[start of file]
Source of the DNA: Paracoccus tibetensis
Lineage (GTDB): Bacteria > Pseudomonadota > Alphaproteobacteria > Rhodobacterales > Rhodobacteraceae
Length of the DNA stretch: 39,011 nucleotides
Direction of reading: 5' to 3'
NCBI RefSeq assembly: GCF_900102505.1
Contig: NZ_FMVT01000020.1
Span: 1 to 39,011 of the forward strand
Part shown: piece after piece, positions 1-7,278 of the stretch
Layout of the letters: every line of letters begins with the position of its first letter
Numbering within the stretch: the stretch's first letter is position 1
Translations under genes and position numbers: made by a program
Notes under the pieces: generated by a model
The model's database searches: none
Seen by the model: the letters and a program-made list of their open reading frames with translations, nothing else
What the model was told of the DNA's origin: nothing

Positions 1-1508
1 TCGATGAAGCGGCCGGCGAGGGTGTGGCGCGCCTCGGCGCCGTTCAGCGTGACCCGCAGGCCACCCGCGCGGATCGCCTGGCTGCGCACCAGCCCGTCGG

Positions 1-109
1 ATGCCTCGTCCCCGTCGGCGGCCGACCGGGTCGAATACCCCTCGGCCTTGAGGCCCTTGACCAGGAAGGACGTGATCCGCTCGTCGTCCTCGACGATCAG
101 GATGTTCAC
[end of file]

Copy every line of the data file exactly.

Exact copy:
Source of the DNA: Paracoccus tibetensis
Lineage (GTDB): Bacteria > Pseudomonadota > Alphaproteobacteria > Rhodobacterales > Rhodobacteraceae
Length of the DNA stretch: 39,011 nucleotides
Direction of reading: 5' to 3'
NCBI RefSeq assembly: GCF_900102505.1
Contig: NZ_FMVT01000020.1
Span: 1 to 39,011 of the forward strand
Part shown: piece after piece, positions 1-7,278 of the stretch
Layout of the letters: every line of letters begins with the position of its first letter
Numbering within the stretch: the stretch's first letter is position 1
Translations under genes and position numbers: made by a program
Notes under the pieces: generated by a model
The model's database searches: none
Seen by the model: the letters and a program-made list of their open reading frames with translations, nothing else
What the model was told of the DNA's origin: nothing

Positions 1-1508
1 TCGATGAAGCGGCCGGCGAGGGTGTGGCGCGCCTCGGCGCCGTTCAGCGTGACCCGCAGGCCACCCGCGCGGATCGCCTGGCTGCGCACCAGCCCGTCGG

Positions 1-109
1 ATGCCTCGTCCCCGTCGGCGGCCGACCGGGTCGAATACCCCTCGGCCTTGAGGCCCTTGACCAGGAAGGACGTGATCCGCTCGTCGTCCTCGACGATCAG
101 GATGTTCAC